Last weekend I spent some time reading the hilarious site Buttcoin, a blog which chronicles the wacky adventures of Bitcoin and its cult-like following. Obviously some bitcoiners get upset at this and launch their counter attacks in the comments section. Last night I spied this quote in a comment defending Bitcoin:
-more stable than some other real world fiat currencies (from underdeveloped nations)
Okay couple problems with that. First, there are many places in the world which have unstable currency, but you’d be hard pressed to find currency more unstable than Bitcoin. Most of the time the problem with currency like that is hyperinflation, in which case the value is going steadily down. Even then, this currency is better than Bitcoin because people in countries with hyperinflation were or are still able to use their money, albeit in massive bricks of cash, to buy things. In other words, back in the days of the old Turkish lira or the Zimbabwean dollar, ordinary food products might cost you millions or tens of millions in the local unit of currency but people could and did buy their daily necessities with it. Not so with Bitcoin.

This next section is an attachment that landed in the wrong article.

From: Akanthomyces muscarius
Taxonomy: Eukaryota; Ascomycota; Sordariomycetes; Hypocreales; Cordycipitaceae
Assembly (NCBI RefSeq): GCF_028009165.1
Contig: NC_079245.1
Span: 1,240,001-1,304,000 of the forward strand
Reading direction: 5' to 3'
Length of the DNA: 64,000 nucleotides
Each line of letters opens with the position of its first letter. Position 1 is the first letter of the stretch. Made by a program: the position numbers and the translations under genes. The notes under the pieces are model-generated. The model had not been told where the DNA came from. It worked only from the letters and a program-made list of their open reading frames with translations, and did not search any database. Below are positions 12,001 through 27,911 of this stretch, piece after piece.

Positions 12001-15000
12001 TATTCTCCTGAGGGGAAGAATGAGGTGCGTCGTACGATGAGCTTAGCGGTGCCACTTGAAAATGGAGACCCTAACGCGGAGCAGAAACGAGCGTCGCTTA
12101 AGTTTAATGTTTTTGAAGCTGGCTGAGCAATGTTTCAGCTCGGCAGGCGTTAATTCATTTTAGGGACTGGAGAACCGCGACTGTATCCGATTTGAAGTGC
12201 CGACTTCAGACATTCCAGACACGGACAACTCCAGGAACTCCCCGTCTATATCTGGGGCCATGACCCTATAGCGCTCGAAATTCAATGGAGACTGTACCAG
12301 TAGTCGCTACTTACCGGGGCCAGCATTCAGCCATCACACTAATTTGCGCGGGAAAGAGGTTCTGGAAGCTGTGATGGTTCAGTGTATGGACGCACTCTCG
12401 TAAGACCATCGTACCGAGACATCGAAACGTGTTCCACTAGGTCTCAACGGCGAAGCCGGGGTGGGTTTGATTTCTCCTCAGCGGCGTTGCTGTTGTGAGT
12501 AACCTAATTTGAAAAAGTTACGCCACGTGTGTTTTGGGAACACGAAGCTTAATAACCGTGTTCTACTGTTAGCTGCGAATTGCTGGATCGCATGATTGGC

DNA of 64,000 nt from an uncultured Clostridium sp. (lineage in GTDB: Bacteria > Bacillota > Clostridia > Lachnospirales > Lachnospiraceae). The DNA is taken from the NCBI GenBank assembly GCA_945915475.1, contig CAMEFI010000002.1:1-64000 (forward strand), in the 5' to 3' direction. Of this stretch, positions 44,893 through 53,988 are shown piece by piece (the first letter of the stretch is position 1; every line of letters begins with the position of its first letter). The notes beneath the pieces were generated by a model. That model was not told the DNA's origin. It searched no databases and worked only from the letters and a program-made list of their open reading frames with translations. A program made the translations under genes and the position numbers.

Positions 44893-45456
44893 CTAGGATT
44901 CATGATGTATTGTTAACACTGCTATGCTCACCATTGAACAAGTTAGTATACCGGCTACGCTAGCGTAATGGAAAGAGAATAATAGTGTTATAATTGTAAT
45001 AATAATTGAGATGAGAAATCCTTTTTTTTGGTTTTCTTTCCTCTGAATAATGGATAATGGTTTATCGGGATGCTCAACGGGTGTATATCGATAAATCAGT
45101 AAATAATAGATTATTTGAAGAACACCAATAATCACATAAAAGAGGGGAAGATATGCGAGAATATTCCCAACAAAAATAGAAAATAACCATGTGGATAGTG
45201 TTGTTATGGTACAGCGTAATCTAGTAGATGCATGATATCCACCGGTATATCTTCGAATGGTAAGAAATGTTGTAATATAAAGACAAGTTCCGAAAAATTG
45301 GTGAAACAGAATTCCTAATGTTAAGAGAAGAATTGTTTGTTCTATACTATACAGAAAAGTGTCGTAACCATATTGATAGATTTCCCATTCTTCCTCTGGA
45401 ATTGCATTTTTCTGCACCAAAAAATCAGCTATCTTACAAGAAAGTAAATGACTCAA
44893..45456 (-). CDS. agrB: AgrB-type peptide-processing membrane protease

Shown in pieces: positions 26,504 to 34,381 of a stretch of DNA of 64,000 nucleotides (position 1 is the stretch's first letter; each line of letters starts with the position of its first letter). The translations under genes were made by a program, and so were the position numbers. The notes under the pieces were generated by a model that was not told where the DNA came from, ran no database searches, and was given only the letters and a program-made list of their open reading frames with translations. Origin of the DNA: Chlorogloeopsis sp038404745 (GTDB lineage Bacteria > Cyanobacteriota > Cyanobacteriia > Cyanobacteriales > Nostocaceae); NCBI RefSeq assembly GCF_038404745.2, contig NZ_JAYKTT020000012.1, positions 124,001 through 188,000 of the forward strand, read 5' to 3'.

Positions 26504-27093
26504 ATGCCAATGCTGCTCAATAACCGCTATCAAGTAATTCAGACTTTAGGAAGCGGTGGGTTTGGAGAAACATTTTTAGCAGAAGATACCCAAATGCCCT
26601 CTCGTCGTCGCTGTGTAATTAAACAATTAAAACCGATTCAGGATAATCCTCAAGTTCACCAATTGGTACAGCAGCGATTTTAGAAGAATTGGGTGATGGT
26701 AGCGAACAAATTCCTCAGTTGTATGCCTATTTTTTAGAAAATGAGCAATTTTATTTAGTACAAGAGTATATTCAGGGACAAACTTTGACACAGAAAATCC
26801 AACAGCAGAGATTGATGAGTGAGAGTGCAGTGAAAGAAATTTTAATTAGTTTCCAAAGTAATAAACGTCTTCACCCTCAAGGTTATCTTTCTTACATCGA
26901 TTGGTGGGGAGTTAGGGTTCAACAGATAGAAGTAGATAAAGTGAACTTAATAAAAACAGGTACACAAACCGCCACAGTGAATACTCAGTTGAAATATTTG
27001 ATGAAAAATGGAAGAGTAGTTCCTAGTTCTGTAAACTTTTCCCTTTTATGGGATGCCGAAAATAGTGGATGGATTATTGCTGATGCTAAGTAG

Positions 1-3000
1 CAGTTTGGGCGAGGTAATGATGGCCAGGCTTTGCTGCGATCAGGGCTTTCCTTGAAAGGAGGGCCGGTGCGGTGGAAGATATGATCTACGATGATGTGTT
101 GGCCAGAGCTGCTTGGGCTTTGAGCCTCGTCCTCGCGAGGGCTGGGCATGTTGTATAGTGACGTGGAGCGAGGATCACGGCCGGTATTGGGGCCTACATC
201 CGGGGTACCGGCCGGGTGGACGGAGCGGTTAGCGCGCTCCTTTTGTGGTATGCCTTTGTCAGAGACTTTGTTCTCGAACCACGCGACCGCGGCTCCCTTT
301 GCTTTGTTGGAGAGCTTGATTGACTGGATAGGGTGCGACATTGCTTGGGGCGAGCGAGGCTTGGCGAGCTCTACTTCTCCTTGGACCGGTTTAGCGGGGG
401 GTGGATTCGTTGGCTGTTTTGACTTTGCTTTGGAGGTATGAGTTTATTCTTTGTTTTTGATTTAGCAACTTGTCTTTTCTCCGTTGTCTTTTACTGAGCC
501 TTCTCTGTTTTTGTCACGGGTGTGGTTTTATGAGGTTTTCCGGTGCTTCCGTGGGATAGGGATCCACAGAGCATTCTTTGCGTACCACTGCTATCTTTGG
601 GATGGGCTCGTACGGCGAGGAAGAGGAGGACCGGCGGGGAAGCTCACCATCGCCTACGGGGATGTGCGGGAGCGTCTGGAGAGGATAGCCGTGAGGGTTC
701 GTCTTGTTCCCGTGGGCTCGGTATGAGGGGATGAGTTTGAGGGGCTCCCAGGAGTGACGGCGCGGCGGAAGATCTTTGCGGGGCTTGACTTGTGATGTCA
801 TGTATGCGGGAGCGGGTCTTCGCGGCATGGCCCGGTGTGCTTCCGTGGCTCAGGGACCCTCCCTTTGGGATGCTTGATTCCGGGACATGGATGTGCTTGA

But there’s something else about that defense which looks…familiar, real familiar. Do you see it yet? Here’s a person claiming that bitcoin is legitimate, the future, fiat currency and the US dollar going down, then when the issue of stability is raised they change the goalposts and compare bitcoin to currency in the developing world, as though that’s something to aim for. Where have I heard this mode of arguing before? Where? Where?!